What a fantastic voyage your on! I just found your blog and I am so enthralled with it. I sent this to my son to follow, this is right up his alley. Keep the interesting stories coming, I enjoy reading them, safe travels!!

  10. Andre

    Good idea, well done, unforgettable project of your life.

    Andre from France

  11. Jim

    Hey I’m one of those Mormons you met at Yellowstone! We were happy to share breakfast with you guys, and it sure was a pleasure to meet you both. Looks like your inspiring a lot of people! Glad to hear your travels are still going well. And we’ll be praying for you guys to have a safe journey! 😉

    • Justin Evidon

      Hey Jim, glad you were able to find us on here! Hank and I have both been recalling some of the earlier parts of the journey and can’t believe it is all part of a single trip – it feels so long ago. Hopefully you guys were able to enjoy the rest of the cookies!


      • Nelda

        Totally bummed that Jim beat me to this! Saw you in the Daily Grist. When I got back home, I started working with an AmeriCorps VISTA from Wisconsin who also does design work, and now I’m conflating you all. Hope all is well!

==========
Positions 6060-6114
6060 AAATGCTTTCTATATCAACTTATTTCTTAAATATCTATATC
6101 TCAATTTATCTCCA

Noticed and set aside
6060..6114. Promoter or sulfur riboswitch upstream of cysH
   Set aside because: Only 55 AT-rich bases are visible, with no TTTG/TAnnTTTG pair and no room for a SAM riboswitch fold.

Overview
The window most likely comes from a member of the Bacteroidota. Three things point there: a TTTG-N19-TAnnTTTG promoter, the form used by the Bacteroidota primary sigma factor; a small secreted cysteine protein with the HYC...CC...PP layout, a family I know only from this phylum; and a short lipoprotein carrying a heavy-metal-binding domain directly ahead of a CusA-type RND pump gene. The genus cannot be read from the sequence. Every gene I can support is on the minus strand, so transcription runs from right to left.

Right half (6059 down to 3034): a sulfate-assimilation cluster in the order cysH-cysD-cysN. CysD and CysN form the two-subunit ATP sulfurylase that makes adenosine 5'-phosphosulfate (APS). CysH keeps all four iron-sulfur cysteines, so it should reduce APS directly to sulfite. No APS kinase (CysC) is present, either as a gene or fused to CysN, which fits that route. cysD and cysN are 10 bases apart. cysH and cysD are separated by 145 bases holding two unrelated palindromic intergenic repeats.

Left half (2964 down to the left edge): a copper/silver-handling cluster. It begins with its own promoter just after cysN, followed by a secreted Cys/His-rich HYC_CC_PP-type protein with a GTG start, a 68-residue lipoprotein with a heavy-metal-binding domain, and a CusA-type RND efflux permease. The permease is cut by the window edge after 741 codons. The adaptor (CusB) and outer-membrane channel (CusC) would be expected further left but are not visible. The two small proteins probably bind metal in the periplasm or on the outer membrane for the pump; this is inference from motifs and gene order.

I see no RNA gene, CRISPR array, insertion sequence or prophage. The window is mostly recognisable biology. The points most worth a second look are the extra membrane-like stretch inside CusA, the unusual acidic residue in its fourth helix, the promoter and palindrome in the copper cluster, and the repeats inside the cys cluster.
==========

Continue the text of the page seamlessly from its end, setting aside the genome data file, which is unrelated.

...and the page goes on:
12. Brandy

    i am playing catch up and looking at pics still at day #4.. What an amazing adventure.. I remember as a kid, living in Illinois and traveling to California and back. There were 16 of us.. My family and my cousins and their family..
    Went on almost the same route as your on.. Bring back great memories..

  13. Brad H

    Ha! I literally just got back to MN from roadtripping last week to Yellowstone and camping at Bridge Bay. The friendly Mormons on the next site over, and their bacon – I didn’t realize It was a quintessential Yellowstone experience.

  14. Great Grandma Ginny

    Hi guys,

    Yep, I am still here. Reading as much as I can to get caught up. Hank, you are an amazing writer and your style is very engaging… Keep on keeping on, I will catch up soon…

    GG Ginny

  15. Ann

    I’m so glad to have found this blog– having a BLAST catching up. Do write a book about it and include the changes you make in response to having lived in it.

  16. Deborah

    I love reading about all of your adventures keep on posting.